He failed. After Tuesday’s vote, Virginia’s Senate remained in Democratic control. And the House of Delegates actually flipped from red to blue, with Democrats winning at least 51 seats.
That happened notwithstanding Youngkin’s attempt to straddle the abortion issue by favoring a ban after fifteen weeks. But he has also stated he would sign any bill that came to his desk to protect life.
That’s typical of Youngkin’s attempt to cultivate a “centrist” label while taking conservative positions and even chasing MAGA support. Recall that, while running for governor in 2020, he campaigned on a parent’s right to ban books in public schools, including Toni Morrison’s Pulitzer-winning Beloved. On his first day in office, Youngkin signed an executive order banning the teaching of critical race theory in public schools. Never mind that CRT never was taught in the Commonwealth’s K-12 schools, Youngkin was just happy to pander to the MAGA base.
Youngkin had quietly encouraged reports about how he might be talked into getting into the presidential race. Whatever presidential ambitions he harbored took a hit Monday. He had pinned a share of them on his ability to convince voters that he needed the General Assembly turned red; voters didn’t give it to him.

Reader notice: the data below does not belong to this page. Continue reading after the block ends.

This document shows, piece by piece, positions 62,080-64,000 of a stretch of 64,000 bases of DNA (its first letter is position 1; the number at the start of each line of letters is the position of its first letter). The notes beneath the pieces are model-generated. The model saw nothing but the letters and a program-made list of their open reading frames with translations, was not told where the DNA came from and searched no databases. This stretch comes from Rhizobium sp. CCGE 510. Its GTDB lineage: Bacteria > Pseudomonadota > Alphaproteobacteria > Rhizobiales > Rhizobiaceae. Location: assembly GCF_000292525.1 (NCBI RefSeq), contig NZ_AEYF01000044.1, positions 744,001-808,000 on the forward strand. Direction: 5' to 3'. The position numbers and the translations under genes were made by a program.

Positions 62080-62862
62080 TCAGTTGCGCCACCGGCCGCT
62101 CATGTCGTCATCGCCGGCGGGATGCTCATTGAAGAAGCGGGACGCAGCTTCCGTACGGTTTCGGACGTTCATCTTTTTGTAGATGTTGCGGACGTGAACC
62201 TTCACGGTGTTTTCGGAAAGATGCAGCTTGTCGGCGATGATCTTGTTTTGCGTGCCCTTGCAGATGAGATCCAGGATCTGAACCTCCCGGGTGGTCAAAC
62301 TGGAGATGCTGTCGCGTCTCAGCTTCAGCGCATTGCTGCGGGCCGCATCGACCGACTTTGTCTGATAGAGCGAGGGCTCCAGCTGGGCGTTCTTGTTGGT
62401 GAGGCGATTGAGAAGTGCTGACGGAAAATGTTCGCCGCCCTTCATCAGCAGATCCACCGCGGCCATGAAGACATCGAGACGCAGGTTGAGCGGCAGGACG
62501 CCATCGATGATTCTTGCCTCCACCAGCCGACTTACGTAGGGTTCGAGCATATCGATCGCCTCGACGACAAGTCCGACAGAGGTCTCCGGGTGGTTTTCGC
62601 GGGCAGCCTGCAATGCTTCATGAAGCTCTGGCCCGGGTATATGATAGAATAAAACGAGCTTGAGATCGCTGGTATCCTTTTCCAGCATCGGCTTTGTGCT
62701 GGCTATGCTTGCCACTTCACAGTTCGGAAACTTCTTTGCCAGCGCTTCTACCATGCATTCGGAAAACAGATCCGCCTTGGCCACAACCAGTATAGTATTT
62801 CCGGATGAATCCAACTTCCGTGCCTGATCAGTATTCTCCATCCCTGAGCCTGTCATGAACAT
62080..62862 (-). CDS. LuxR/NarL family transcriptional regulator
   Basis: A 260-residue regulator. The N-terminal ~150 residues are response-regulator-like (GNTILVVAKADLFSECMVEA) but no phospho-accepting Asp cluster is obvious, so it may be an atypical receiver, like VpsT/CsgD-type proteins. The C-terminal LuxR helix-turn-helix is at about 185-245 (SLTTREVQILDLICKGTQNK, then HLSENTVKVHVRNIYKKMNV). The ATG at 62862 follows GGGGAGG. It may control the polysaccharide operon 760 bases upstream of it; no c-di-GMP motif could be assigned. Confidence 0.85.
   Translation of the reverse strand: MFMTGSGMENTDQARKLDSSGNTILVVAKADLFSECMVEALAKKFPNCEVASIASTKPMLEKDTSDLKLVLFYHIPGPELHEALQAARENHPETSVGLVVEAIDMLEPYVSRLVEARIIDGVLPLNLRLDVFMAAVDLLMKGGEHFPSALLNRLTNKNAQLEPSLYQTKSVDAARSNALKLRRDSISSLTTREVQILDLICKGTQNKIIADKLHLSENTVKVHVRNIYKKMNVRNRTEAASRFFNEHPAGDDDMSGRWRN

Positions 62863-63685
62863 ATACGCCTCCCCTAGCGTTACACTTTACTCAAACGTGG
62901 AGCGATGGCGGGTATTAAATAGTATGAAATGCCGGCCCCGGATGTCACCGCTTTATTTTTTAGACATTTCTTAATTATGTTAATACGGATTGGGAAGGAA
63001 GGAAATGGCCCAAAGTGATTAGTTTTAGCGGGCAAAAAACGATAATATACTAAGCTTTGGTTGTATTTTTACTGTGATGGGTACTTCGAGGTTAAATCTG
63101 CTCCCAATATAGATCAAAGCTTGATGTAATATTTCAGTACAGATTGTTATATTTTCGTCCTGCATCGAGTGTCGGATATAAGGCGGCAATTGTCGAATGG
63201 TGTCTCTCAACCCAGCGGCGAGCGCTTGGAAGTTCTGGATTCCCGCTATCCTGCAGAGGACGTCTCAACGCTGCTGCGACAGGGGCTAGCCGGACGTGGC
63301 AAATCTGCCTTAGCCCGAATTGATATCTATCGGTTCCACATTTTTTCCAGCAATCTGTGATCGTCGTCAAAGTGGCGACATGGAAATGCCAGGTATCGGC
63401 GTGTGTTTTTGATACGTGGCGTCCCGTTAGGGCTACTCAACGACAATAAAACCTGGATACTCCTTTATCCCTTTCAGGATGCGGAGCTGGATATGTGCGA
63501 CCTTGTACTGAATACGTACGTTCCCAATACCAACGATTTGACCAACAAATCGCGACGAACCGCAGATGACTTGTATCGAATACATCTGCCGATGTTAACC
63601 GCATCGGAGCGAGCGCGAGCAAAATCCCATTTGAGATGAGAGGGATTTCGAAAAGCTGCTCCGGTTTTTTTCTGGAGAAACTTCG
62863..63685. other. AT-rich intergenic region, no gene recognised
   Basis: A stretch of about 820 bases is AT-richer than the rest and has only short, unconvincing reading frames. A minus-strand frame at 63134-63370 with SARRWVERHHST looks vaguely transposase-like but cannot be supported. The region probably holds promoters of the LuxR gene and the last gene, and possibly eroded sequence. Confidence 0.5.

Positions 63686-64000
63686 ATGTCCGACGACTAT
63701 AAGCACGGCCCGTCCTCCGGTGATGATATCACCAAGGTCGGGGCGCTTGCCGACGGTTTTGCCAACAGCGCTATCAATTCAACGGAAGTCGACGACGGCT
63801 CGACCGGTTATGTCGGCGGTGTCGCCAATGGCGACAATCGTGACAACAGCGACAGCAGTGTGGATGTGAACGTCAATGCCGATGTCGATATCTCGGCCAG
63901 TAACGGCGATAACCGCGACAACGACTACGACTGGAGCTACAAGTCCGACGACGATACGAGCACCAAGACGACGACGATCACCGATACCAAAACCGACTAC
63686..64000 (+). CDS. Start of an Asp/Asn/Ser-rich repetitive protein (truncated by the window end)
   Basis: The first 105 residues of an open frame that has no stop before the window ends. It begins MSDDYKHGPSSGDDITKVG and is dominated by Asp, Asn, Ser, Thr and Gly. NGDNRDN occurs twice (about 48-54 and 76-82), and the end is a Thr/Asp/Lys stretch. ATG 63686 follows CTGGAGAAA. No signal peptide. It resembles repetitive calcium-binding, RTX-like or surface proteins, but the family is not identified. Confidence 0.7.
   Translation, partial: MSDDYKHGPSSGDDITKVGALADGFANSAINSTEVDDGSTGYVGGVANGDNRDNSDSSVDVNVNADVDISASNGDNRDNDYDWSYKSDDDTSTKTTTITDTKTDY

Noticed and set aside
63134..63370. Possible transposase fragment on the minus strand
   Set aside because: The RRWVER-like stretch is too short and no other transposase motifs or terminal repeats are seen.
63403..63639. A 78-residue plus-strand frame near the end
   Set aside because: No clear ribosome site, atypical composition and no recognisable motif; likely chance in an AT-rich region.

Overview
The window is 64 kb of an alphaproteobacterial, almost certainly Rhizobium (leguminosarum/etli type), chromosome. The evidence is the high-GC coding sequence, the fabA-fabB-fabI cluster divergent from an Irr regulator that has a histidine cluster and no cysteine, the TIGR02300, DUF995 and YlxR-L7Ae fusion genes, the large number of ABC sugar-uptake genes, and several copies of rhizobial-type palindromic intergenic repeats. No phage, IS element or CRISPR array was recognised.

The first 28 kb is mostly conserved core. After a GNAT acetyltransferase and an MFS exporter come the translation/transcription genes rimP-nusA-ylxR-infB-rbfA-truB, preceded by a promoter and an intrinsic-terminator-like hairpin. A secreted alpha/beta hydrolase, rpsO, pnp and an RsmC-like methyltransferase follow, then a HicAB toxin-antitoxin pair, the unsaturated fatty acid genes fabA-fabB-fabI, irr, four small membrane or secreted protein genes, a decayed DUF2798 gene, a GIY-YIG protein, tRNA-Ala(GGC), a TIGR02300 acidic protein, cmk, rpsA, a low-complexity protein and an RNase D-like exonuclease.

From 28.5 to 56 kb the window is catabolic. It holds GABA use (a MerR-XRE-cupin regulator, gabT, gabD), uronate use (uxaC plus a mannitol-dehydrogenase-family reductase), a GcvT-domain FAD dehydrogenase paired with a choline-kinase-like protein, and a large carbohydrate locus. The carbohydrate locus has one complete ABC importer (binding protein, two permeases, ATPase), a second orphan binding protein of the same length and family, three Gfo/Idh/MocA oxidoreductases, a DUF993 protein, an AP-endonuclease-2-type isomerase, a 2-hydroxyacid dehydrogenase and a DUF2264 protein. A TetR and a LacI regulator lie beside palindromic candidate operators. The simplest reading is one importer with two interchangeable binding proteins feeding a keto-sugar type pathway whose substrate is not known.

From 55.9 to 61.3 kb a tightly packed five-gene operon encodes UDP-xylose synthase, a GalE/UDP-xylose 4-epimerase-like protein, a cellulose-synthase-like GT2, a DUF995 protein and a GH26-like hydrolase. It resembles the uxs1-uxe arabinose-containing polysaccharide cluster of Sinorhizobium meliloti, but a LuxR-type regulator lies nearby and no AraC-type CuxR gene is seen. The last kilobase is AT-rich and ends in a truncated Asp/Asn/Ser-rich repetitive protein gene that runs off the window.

WHAT DOES ALL THIS MEAN FOR 2024? A presidential campaign is very different from an off-year election, but we can draw certain conclusions. First, it’s even clearer now that abortion remains a powerful electoral driver. Second, while the polls for 2024 cannot help but worry us—as they show growing support for Donald Trump despite his telling us he will destroy American constitutionalism, and continuing concerns about Joe Biden despite his administration’s successes—Tuesday’s results remind us that we shouldn’t despair. As Podhorzer wrote over the weekend, “Americans know the difference between answering a survey and casting a ballot, even if the media doesn’t.”
Regardless of what a poll says today, Podhorzer writes, “it can’t tell us what will happen between now and Election Day that might change [voters’] minds. And it can’t tell us how being in an actual voting booth might change their actions.”
Americans constantly report dissatisfaction with our presidents and with our nation’s institutions. “A majority of voters will tell pollsters they want change.” But when it comes time to vote, Podhorzer observes, Americans have “shown themselves to be better aware of the consequences of choosing MAGA—which is why MAGA has lost 27 of the last 32 races in those six [battleground] states.”
So yes, the worrisome polling about a Trump/Biden rematch in 2024, like the NYT/Siena survey or another yesterday from CNN, should have those of us who care about democracy running scared and working hard. But the elections in Ohio, Kentucky, and Virginia remind us to keep the faith. They tell us that majorities are sensible and committed to keeping their rights. With organizing and solid messaging, they will appreciate the high stakes in next year’s election and act accordingly in the privacy of the voting booth.